In justifying our sample size, an alternative to a power analysis is to plan for a certain degree of precision (e.g., Kelley et al., 2003). For estimating precision, we use our a priori expectation of the standard deviation to calculate a confidence interval that guarantees that, in the long run, our observed estimate is within an acceptable bound. Again, we have a freedom in deciding the width of the confidence interval (e.g., 80%, 90%, 95%), and we need to have an estimate of the standard deviation.

In the current blog post, I'd like to answer a question that is relevant to me at the moment: When we do a reading aloud study, a number of participants see a number of words, and are asked to read it aloud as accurately and quickly as possible. The variable which is analysed is often the Reaction Time (RT): the number of milliseconds between the appearance of the item and the onset of the vocal response. The items are generally chosen to vary in some linguistic characteristic, and subsequent statistical analyses would be conducted to see if the linguistic characteristics affect the RT.

In most cases, the data would be analysed using a Linear Mixed Effect model, where item- and participant-level characteristics can be included as predictor variables. More information about calculating power and required sample sizes for Linear Mixed Effect models can be found in Brysbaert and Stevens (2018) and Westfall et al. (2014); and a corresponding app can be found here. Here, I ask a different question: If we look at a single items, how many participants do we need to obtain stable estimates?

On the surface, the logic behind this question is very simple. For each item, we can calculate the average RT, across N participants. As N increases, the observed average should approach a hypothetical true value. If we want to see which item-level characteristics affect RTs, we should take care to have as precise an estimate as possible. If we have only a few participants responding to each item, the average observed RT is likely to vary extensively if we ask a couple of more participants to read aloud the same items.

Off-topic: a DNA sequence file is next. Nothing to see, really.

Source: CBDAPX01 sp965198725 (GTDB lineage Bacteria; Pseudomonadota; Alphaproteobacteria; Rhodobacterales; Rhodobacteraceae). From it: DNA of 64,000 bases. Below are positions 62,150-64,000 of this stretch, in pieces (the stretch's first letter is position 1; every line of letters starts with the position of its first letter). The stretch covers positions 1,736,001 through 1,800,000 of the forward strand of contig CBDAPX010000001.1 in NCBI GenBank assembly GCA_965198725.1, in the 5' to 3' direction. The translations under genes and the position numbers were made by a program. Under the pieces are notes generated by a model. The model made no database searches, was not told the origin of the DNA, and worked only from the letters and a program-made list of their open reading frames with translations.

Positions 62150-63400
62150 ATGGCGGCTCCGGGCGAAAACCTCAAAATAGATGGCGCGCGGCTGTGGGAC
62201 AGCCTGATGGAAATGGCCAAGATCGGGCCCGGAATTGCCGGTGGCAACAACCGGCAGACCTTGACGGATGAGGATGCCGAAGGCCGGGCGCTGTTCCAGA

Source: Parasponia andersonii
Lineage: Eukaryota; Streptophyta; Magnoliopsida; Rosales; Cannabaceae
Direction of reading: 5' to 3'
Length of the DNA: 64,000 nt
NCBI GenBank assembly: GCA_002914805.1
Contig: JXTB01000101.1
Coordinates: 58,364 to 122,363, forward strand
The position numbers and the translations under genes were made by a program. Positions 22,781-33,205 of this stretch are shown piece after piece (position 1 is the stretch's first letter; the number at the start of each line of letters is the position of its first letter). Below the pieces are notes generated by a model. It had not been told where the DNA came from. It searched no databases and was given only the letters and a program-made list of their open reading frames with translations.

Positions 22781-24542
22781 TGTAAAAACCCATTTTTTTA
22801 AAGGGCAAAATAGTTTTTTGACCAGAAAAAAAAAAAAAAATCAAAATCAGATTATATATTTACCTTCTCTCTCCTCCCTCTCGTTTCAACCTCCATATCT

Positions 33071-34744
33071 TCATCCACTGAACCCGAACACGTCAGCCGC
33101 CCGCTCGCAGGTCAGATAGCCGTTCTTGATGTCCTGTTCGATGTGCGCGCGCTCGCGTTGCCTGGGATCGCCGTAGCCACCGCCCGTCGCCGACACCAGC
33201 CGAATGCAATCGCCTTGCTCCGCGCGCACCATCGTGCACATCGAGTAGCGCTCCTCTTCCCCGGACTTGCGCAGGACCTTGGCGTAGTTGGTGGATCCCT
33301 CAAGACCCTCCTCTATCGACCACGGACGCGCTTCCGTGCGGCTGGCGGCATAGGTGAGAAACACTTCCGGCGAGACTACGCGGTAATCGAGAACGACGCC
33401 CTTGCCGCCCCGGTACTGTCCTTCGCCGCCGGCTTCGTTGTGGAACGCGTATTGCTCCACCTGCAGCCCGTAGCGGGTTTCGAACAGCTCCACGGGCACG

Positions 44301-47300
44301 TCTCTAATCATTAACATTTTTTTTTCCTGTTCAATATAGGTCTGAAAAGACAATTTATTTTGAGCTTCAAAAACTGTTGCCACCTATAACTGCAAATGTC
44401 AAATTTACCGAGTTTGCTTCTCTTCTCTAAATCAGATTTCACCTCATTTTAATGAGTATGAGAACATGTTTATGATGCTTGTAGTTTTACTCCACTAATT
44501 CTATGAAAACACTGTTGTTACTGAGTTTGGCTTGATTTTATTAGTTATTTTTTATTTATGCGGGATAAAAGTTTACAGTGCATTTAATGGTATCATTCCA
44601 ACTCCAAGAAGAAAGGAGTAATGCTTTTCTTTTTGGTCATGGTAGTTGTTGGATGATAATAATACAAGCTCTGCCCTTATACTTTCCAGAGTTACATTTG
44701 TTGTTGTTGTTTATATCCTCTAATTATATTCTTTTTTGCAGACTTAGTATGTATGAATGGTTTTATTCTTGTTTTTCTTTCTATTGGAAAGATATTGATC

As a complicating factor, the assumption that there is a true value for the average RTs is unreasonable. For example, familiarity with a given word will vary across participants: a psychology student is likely to respond faster to words that they encounter in their daily life, such as "depression", "diagnosis", "comorbidity", than someone who does not encounter these words on a regular basis (e.g., an economics student). Thus, the true RT is more likely to be a distribution rather than a single point.

Leaving this important caveat aside for a minute, we return to the basic principle that a larger number of observations should result in a more stable RT estimate. In a set of simulations, I decided to see what the trajectory of a given observed average RT is likely to look like, when we base it on the characteristics that we find, for various words, in the large-scale Lexicon projects. The English Lexicon Project (Balota et al., 2006) has responses for thousands of items, with up to 35 responses per item. In a first simulation, I focussed on the word "vanishes", which has 35 responses, and an average reading aloud RT of 743.4 ms (SD = 345.3), including only the correct responses. Based on the mean and SD, we can simulate the likely trajectories of the observed average RTs at different values of N. Using the item's mean and SD, we simulate a normal distribution, and draw a single value from it: We have an RT for N = 1. Then we draw the next value and calculate the average between this first and second values. We have an average RT for N = 2. We can repeat this procedure, while always plotting the observed average RT for each N. Here, I did this for 35 participants: this gives a single "walk", where the average RT approaches the RT which we specified as a parameter for our normal distribution. Then, we repeat the whole procedure, to simulate more "walks". The figure below shows 100 such "walks".